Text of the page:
She was elected mayor of Mayersville, Mississippi in 1976 and held this office until 2001, making her the first female African-American mayor in Mississippi. [47] As mayor, she oversaw the construction of several sets of public housing, the first time that federal housing had been built in Issaquena County. [45] [48] Blackwell obtained federal grant money that provided Mayersville with police and fire protection, a public water system, paved streets, housing accommodations for the elderly and disabled, and other infrastructure. [13] She gained national attention by traveling across the country to promote the construction of low-income housing. [28]

Blackwell also served on the Democratic National Committee and as co-chairman of the Mississippi Democratic Party. [49] The Mississippi Freedom Democratic Party sent Blackwell and 67 other delegates to the 1964 Democratic National Convention in New Jersey. [28] [50] Their voices at the convention helped contribute to the passage of the Civil Rights Act of 1964 and the Voting Rights Act of 1965. [28] In late 1982, Blackwell went to the University of Massachusetts-Amherst and received a Master of Regional Planning. [45] Although Blackwell did not attend high school, the National Rural Fellows Program helped her gain admittance to the University of Massachusetts by awarding her a scholarship and providing her credit based on her activism and life experience. [13]

As part of her community development efforts, she helped found Mississippi Action for Community Education (MACE), a community-development organization in Greenville, Mississippi. [51] From 1990 to 1992, Blackwell was president of the National Conference of Black Mayors. [52] In 1991, she co-founded the Black Women Mayors' Conference as a corollary to the National Conference of Black Mayors and served as its first president. [13]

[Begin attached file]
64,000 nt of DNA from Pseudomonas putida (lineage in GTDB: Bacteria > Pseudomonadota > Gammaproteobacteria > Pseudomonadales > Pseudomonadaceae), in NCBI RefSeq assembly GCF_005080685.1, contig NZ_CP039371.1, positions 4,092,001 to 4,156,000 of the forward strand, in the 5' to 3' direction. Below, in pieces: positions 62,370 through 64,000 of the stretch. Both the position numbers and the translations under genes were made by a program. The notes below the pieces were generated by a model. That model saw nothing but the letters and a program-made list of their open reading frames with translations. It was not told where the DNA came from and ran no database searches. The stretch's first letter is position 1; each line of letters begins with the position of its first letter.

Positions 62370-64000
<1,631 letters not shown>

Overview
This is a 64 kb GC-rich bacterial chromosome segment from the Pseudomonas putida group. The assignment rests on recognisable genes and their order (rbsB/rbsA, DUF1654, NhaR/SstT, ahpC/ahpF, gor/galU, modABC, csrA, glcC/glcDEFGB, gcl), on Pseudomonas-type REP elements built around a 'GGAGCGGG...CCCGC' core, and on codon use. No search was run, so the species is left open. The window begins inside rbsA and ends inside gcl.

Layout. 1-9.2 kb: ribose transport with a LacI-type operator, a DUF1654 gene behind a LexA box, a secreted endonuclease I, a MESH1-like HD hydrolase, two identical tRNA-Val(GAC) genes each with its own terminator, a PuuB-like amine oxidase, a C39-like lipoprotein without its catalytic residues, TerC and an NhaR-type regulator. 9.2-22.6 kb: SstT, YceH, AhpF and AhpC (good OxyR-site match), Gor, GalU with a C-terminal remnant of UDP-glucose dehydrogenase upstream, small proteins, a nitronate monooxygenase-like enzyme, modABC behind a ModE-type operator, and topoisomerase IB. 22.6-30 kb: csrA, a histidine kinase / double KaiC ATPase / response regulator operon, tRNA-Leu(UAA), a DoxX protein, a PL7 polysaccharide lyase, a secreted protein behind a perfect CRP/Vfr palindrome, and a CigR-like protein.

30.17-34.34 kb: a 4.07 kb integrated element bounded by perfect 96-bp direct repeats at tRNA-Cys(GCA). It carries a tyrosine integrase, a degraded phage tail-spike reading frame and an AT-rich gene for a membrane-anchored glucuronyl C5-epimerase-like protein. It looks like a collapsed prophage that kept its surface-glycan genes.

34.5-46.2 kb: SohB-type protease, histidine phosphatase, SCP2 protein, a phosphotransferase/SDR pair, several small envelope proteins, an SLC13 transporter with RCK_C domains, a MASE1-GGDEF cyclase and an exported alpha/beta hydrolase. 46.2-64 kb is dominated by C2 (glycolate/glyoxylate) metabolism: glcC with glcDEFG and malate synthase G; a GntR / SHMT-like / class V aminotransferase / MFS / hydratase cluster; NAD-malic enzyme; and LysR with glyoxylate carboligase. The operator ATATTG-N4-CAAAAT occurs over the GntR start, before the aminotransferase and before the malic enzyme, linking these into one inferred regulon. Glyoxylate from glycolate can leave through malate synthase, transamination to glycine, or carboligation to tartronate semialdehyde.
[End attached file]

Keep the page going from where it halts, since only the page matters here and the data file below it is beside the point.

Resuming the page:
Blackwell became a voice for rural housing and development and, in 1979, President Jimmy Carter invited her to an energy summit at Camp David. Blackwell also was awarded a $350,000 MacArthur Fellowship genius grant in 1992, for her part in creating the Deer River housing development among other creative solutions to housing and infrastructure problems in her state. [45] [53] Blackwell ran for Congress in 1993, but she was defeated by Bennie Thompson in the primary. [13]

Blackwell, with help from JoAnne Prichard Morris, wrote an autobiography, Barefootin': Life Lessons from the Road to Freedom , that covers her life, the sharecropper work she and her parents experienced, being elected mayor of Mayersville, which caused her rise from "Poverty to Power", and her actions in the Civil Rights Movement. It was published in 2006.

Health and death

In January 2008 she disappeared from her hotel in Atlanta while attending commemoration ceremonies for Martin Luther King Jr. Later, she was found at Hartsfield-Jackson International Airport. [13] [54] She was subsequently reported as having been in the early stages of dementia. [55] In 2014, it was reported that Blackwell lived in a nursing home on the Mississippi Gulf Coast. [56]

Blackwell died at a hospital in Ocean Springs, Mississippi on May 13, 2019, [12] from heart and lung ailment and complications of dementia, as reported by her son Jeremiah Blackwell Jr. [57] Her survivors include her son, Jeremiah Jr., two grandchildren, two step grandchildren, and eight step great-grandchildren. [58]

Honors and awards